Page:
Okay, I’m back. It’s just talking about the state of the world causes me mild anxiety. The state of the world is far from where it needs to be. There are so many states of emergency, it’s hard to know which ones to prioritize. Gen Z is the most informed generation ever. While I have had access to the internet since I was old enough to access it responsibly, Gen Z literally will have access to it before they have gained all of their motor skills.
I encourage everyone (especially Zoomers) to Question everything! Then seek your own answers. Your perspective matters. I implore you to be discerning between fact, fiction, and opinion.
I can tell from the way so many young Millennials and Zoomers are breaking from societal norms and redefining who they are. Revolutions have always been powered by the youth. And now in the age of technology, the youth can rally and organize at an unprecedented rate.
One of my favorite lines comes from the 1861 poem by Walt Whitman Pioneers! O Pioneers! :
The premise of the youth being the bringers of change is a tale as old as time. So to all of the GenZers reading this, I want to say commend your activity and involvement. We love to ask children, “what do you want to be when you grow up”, yet how often do we question what they want to be in that moment?
Generation Z is so stellar. Standouts include Malala Yousafzai, Yara Shahidi, Vanessa Nakate, Greta Thunberg, and so forth. We shouldn’t consider these standouts to be outliers. They and so many others are putting in the work now because unfortunately, we haven’t secured them a future. Gen Z is showing up en masse marching for their lives, Black lives, women, Dreamers, LGBT+, and Mother Nature.
The world that I inherited as an adult is less than ideal. I was in middle school when 9/11 happened. America has been at war for more than half of my life and it’s barely a point of discussion anymore. I started university the year Obama was elected. I graduated from university during the middle of the Great Recession. Then I was told to catch up. I don’t want to do that to the next generation.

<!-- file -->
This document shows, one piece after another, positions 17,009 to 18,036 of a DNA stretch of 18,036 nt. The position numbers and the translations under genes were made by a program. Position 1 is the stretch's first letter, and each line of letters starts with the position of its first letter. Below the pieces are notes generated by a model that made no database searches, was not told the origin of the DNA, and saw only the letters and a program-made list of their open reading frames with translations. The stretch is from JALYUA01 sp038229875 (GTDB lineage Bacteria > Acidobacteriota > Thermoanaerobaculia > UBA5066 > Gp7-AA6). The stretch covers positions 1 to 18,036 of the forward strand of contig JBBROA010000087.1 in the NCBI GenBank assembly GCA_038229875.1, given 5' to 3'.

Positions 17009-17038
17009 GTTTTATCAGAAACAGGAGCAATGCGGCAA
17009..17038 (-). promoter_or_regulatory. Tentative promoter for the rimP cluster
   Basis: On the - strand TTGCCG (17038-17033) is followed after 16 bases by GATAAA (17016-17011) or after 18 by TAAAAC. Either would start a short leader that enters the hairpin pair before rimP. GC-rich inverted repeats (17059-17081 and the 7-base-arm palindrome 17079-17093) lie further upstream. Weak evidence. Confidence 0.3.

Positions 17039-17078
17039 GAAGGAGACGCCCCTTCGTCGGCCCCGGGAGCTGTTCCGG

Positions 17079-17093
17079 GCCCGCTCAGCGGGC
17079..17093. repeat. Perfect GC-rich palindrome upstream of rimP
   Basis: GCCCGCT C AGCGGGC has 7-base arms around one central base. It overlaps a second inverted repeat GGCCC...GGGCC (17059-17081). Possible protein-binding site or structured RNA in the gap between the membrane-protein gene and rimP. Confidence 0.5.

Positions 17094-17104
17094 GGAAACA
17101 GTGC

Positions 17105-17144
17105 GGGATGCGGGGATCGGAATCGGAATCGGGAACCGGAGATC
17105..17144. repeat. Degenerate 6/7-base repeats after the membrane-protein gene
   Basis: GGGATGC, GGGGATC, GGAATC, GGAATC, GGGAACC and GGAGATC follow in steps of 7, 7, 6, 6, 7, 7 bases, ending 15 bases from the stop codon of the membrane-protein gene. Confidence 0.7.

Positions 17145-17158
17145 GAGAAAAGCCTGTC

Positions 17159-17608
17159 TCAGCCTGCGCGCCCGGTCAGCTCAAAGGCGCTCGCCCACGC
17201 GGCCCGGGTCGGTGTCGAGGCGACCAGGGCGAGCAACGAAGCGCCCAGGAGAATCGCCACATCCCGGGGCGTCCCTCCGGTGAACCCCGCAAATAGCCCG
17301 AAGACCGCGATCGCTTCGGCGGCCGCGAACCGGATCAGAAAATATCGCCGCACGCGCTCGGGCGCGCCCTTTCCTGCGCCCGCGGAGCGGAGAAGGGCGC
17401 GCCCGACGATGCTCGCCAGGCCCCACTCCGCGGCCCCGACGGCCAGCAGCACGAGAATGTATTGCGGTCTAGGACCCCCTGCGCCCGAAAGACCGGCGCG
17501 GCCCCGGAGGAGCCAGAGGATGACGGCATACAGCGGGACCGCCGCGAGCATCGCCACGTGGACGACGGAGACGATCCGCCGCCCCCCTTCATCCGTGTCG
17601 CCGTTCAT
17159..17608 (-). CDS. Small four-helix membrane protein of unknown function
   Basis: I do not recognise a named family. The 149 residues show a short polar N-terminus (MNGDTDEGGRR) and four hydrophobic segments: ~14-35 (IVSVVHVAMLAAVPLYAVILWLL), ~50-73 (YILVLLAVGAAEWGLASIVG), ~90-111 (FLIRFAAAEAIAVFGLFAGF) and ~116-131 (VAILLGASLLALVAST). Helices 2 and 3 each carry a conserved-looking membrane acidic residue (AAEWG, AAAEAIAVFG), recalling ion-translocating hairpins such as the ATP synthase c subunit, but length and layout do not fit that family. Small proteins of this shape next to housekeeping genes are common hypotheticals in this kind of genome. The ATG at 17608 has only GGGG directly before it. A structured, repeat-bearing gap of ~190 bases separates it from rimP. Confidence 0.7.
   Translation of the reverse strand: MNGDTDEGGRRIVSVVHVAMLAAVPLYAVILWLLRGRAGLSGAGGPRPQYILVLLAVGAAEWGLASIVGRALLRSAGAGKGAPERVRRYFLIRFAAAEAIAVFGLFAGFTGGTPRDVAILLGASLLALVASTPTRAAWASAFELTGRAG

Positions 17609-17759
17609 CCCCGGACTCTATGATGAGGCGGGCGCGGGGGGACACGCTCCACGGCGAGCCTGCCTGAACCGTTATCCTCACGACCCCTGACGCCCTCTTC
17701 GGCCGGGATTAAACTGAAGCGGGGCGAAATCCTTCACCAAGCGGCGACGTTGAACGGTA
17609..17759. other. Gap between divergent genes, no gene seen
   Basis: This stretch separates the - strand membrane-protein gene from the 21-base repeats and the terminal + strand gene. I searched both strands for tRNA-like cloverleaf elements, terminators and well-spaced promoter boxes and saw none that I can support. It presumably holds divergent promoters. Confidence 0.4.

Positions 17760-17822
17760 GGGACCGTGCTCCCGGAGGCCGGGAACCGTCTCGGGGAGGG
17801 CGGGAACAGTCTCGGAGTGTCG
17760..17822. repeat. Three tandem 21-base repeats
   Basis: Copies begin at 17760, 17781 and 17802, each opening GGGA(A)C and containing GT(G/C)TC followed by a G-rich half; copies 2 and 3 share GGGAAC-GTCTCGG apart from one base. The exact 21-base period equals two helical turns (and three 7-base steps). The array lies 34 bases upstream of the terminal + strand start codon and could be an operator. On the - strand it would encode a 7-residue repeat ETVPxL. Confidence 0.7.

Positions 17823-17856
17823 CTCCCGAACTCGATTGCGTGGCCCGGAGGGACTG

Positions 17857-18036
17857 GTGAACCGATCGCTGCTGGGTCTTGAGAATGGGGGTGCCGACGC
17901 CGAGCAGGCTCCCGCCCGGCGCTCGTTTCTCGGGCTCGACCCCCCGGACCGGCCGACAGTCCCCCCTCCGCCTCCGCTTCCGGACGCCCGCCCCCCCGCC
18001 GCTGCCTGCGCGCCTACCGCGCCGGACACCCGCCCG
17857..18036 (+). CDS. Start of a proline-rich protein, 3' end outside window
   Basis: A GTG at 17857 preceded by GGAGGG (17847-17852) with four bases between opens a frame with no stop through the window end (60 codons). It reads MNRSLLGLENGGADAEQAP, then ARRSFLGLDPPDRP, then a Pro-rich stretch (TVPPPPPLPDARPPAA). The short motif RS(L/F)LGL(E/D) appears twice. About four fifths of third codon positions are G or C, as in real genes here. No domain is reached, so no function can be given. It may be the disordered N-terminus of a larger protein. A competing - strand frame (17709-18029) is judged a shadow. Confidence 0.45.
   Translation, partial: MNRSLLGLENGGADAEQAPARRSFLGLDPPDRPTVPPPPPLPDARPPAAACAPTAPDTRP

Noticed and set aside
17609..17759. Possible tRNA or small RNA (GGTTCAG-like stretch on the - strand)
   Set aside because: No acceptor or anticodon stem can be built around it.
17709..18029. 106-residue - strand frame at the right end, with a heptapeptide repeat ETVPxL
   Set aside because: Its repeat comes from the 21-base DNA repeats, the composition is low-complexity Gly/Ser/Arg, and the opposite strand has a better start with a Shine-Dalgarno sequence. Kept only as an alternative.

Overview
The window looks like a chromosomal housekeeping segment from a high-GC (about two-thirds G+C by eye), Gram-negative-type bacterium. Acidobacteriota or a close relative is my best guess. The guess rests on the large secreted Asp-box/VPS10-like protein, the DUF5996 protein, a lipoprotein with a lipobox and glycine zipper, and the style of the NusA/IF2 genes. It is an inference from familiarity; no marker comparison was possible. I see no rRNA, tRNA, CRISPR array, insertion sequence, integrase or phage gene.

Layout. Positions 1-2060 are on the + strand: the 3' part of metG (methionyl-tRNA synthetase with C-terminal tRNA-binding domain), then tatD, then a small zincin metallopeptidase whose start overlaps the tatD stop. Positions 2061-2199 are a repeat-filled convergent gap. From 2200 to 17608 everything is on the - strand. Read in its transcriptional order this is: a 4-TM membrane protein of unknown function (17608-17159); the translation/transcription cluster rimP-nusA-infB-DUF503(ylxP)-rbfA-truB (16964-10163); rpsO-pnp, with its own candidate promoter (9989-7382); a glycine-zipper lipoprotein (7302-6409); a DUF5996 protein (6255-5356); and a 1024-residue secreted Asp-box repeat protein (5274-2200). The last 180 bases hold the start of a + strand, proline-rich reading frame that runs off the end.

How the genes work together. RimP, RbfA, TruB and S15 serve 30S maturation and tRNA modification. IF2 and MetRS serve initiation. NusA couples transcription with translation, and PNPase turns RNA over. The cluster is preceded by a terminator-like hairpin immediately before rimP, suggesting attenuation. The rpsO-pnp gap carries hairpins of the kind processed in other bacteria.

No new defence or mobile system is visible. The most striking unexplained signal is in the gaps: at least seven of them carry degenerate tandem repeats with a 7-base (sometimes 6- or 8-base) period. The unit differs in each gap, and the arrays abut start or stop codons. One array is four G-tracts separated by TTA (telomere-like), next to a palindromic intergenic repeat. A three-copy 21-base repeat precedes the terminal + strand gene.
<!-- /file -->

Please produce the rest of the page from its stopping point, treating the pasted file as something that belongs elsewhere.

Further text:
I don’t want them to have to go through the things that I went through. Some progress should have been made between them and us right? I will be thirty this year (God, help me). Columbine happened when I was 8 years old. Why haven’t we had gun reform to make sure these children are safe in a place that we legally require them to be? Why isn’t our economy set up to give them a fair chance to establish themselves in adulthood? Why do they have to fight for freedoms that are innately theirs?
As a millennial, I do not want to be a gatekeeper to change. I want to usher these young people in. They are bringing a fresh perspective. Just like we Millennials do now. Just like Gen Xers did before us. We don’t have time for them to wait, we are a point break. We need all hands on deck.
As a millennial, I do not want to be a gatekeeper to change.
Wisdom comes from experience, not from age. Typically the older you are the more experience you’ve had, but don’t let them discount your youth. Don't let them deny what you bring to the table. You won’t always be right. You won’t always have all the answers, but (spoiler alert) no one will.
I look forward to seeing the growing engagement of the Zoomers as they all come into their own. The future is bright because the light is coming from not only from behind us, but beside us.
Until Next Time,
(Sidenote: The poem Pioneers! O Pioneers! is slightly problematic as the main purpose was to encourage the Westward expansion of the United States of America under the premise of Manifest Destiny, but if you can get past that and the casual mention of slavery, the sentiment is universal.)